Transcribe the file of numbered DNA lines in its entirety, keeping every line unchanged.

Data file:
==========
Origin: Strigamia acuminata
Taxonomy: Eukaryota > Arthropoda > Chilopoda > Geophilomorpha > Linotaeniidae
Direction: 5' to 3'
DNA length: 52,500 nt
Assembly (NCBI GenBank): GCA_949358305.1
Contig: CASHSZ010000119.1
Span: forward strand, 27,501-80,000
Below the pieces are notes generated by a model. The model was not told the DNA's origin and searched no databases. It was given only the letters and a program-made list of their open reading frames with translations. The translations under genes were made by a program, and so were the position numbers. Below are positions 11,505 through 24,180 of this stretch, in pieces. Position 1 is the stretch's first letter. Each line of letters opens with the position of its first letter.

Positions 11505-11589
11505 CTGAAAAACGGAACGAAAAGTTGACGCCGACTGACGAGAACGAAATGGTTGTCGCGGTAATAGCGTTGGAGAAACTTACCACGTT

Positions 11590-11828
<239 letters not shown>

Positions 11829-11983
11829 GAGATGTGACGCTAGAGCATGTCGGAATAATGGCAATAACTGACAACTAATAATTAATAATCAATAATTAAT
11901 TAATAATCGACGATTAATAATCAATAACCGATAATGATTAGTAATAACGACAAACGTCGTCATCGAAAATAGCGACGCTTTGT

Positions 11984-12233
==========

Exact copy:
Origin: Strigamia acuminata
Taxonomy: Eukaryota > Arthropoda > Chilopoda > Geophilomorpha > Linotaeniidae
Direction: 5' to 3'
DNA length: 52,500 nt
Assembly (NCBI GenBank): GCA_949358305.1
Contig: CASHSZ010000119.1
Span: forward strand, 27,501-80,000
Below the pieces are notes generated by a model. The model was not told the DNA's origin and searched no databases. It was given only the letters and a program-made list of their open reading frames with translations. The translations under genes were made by a program, and so were the position numbers. Below are positions 11,505 through 24,180 of this stretch, in pieces. Position 1 is the stretch's first letter. Each line of letters opens with the position of its first letter.

Positions 11505-11589
11505 CTGAAAAACGGAACGAAAAGTTGACGCCGACTGACGAGAACGAAATGGTTGTCGCGGTAATAGCGTTGGAGAAACTTACCACGTT

Positions 11590-11828
<239 letters not shown>

Positions 11829-11983
11829 GAGATGTGACGCTAGAGCATGTCGGAATAATGGCAATAACTGACAACTAATAATTAATAATCAATAATTAAT
11901 TAATAATCGACGATTAATAATCAATAACCGATAATGATTAGTAATAACGACAAACGTCGTCATCGAAAATAGCGACGCTTTGT

Positions 11984-12233